D-backs manager resilient, accountable in face of early season criticism
If the venue trends continued, many speculated, Gibson may not finish the homestand as the manager of the Arizona Diamondbacks.
"When you get in situations like we're in, you're going to have comments from different people with different perspectives," he told the media with a sterner tone than usual prior to Friday's series opener versus the Philadelphia Phillies.
And despite a winning streak which was stretched to three on Friday, the situation the Diamondbacks are in still bears a semblance of direness.
At 8-18, the team remains 10 games sideways of the trajectory of its previous two seasons -- .500 -- with the National League's worst record. Their run differential is a hideous -56 and they're already 6.5 games back of the San Francisco Giants in their division.
At one point during a recent seven-game road trip to Los Angeles and Chicago, Gibson's team found themselves 5-18 on the season and 1-4 on the jaunt, mired in a 1-10 slump after getting swept in both series of its previous homestand. Naturally, the volume level of those calling for the manager's termination was rising as the company of such grew.
Their cry hardly missed a beat Thursday, when the Diamondbacks won their second straight game at Wrigley Field to split the series. The tune just changed, writing off the wins as irrelevant, as they were earned against the perennially lowly Cubs.
But it wouldn't drown out the always-optimistic, blue-collared Gibson nor a vocal few of his veteran players.
"The kind of start we got off to, I don't know if you can explain it other than we have just played horribly," infielder Eric Chavez said prior to the Diamondbacks' 5-4 win Friday. "It's completely on the players. We take full responsibility for our lack of production on the field. We have to get it done in here, in this clubhouse."
Chavez was the second player over the last week to voluntarily throw himself in front of the fiery criticisms being heaved at his manager. Catcher Miguel Montero preceded him in the act Thursday in Chicago while talking with reporters.
And he did so yet again Friday, calling the media to his locker to reiterate his comments about both Gibson and another subject of censure -- general manager Kevin Towers.
"I feel really uncomfortable seeing all the comments about their jobs," Montero said.
"They've been doing their job. It's up to us to go out and do our jobs. They don't play the game for us."
The oft-long-winded Montero didn't stop there.
"The blame is on us. We all think the same. So, we go out and win 10 games (in a row) -- now what? So they're doing better? No, we are playing better."
When asked what it meant for his players to vocalize their support, Gibson was quick to shoo away the topic altogether, though saying he respected the gesture. He also took a moment to jab back at platformed critics.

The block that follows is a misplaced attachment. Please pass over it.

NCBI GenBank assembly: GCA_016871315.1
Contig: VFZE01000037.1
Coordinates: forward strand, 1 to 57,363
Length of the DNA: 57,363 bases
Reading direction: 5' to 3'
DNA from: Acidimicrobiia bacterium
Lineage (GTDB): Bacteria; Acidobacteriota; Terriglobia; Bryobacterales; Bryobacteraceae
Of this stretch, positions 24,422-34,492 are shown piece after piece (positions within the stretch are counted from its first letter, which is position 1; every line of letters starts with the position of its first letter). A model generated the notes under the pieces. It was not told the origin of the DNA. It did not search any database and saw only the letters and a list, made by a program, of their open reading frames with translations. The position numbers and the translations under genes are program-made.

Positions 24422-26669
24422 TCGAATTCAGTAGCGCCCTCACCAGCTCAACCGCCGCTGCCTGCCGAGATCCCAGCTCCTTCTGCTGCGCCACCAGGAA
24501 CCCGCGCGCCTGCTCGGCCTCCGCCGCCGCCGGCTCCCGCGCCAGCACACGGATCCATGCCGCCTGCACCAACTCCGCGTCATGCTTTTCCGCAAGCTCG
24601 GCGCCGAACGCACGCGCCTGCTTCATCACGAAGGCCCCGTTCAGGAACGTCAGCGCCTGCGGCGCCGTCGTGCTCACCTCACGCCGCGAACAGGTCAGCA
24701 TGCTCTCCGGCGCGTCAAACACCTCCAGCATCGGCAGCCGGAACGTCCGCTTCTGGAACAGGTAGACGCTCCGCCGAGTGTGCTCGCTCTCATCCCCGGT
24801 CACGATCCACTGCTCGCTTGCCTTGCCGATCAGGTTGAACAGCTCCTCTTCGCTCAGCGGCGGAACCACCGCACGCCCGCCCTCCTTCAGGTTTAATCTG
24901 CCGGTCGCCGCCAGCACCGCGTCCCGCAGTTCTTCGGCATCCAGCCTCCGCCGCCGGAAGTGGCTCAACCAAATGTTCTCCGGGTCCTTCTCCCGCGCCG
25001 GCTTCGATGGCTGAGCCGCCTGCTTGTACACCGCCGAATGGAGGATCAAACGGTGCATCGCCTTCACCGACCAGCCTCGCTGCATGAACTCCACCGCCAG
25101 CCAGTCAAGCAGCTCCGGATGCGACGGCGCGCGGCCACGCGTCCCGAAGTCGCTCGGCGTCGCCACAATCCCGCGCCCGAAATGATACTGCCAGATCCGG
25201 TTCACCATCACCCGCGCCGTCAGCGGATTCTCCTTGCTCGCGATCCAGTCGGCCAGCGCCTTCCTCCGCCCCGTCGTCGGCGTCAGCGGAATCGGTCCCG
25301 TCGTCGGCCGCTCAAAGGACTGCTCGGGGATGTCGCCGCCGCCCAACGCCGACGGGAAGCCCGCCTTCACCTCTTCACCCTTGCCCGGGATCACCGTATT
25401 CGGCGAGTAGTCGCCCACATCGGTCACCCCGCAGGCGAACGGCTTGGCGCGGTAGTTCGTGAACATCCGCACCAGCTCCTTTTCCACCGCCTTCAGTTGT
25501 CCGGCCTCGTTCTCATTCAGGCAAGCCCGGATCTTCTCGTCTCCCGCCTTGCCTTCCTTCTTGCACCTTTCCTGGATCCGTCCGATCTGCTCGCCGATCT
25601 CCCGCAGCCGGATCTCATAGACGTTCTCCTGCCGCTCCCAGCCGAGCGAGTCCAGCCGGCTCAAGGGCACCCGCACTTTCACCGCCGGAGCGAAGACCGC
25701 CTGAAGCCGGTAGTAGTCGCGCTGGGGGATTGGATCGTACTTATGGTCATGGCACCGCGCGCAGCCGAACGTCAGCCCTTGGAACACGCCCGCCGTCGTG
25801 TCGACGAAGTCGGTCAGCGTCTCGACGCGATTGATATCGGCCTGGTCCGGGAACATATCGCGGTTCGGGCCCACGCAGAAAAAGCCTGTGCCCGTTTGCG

"It's obviously appreciated, yet, that doesn't get us a win," he said. "I'm focused on trying to prepare these guys to be able to be successful.
"I know, from the media, there's guys from both sides of the aisle. Sometimes you get stories that are pre-made in one way and pre-made in the other way and they go find the quotes to support their story. I'm pretty open right now. You know, we're pretty susceptible -- take your shot."
The show of resilience, confidence and optimism didn't come in a vacuum, but harmonized with a pitch which could be heard from Gibson throughout his managerial career with the Diamondbacks. He has long been known not to loom nor entertain negative topics.
Such was the case pregame Friday when questions about his job security kept on rolling in.
"I'm just going to tell you guys -- don't ask me about this every day because I won't respond to it," he said, cutting off a reporter. "I come out here and bust my ass and I'm a believer that we can fix the position we're in and I'll push that one way or the other. That's as simple as it is."
On Friday night, for just the second time this season, post-game music was playing in the Diamondbacks home clubhouse.
The first song heard by the media entering the clubhouse was -- shockingly and randomly -- Avril Lavigne's "Complicated."
It was all too fitting.
"Why do you have to go and make things so complicated?" the chorus begs.
Indeed, Gibson's team nearly blew a 4-0 lead in the last three innings, hanging on to win by a thread with the game-tying run standing on second and the go-ahead run on first -- yet another bullpen collapse apparently afoot. With a loss, the Diamondbacks would have fallen to 1-12 at home.
"Nothing's ever easy, is it?" the manager was asked at the end of his post-game press conference.
"It's not supposed to be," he replied with a smirk.
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